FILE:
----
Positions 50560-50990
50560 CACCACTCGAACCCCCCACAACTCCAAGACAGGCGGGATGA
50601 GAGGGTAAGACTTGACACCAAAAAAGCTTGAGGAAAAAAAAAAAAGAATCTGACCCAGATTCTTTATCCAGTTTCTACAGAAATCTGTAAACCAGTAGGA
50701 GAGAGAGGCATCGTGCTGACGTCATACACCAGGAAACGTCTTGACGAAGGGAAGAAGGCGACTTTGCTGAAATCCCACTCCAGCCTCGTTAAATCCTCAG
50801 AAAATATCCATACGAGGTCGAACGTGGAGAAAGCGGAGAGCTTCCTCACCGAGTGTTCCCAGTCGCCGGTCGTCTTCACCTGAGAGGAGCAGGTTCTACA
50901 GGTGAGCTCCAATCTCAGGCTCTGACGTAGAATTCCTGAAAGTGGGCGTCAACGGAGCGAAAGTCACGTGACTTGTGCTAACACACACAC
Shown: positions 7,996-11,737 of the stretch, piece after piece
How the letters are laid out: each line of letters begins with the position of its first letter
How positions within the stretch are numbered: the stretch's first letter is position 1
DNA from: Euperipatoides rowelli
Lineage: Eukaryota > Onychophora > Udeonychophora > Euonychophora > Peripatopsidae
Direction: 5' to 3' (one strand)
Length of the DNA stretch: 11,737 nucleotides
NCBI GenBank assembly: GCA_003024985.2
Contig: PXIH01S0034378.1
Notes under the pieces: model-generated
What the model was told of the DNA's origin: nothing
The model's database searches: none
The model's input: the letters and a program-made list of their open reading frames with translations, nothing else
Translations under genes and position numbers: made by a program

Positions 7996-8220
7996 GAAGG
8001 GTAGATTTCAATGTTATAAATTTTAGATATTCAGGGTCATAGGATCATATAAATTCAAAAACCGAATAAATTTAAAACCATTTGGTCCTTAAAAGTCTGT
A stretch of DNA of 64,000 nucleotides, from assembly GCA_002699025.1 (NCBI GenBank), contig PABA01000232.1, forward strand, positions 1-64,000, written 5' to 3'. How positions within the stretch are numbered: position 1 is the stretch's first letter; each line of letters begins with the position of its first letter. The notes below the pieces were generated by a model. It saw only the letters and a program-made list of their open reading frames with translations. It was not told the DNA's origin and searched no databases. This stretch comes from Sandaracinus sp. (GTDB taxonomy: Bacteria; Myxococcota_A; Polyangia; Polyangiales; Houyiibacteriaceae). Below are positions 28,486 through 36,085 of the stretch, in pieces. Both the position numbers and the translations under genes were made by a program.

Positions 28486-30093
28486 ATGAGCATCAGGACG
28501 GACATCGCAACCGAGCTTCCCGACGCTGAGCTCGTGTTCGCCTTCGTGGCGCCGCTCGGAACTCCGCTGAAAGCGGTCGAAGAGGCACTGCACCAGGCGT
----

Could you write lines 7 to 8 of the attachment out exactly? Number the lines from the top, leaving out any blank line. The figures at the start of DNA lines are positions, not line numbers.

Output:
Shown: positions 7,996-11,737 of the stretch, piece after piece
How the letters are laid out: each line of letters begins with the position of its first letter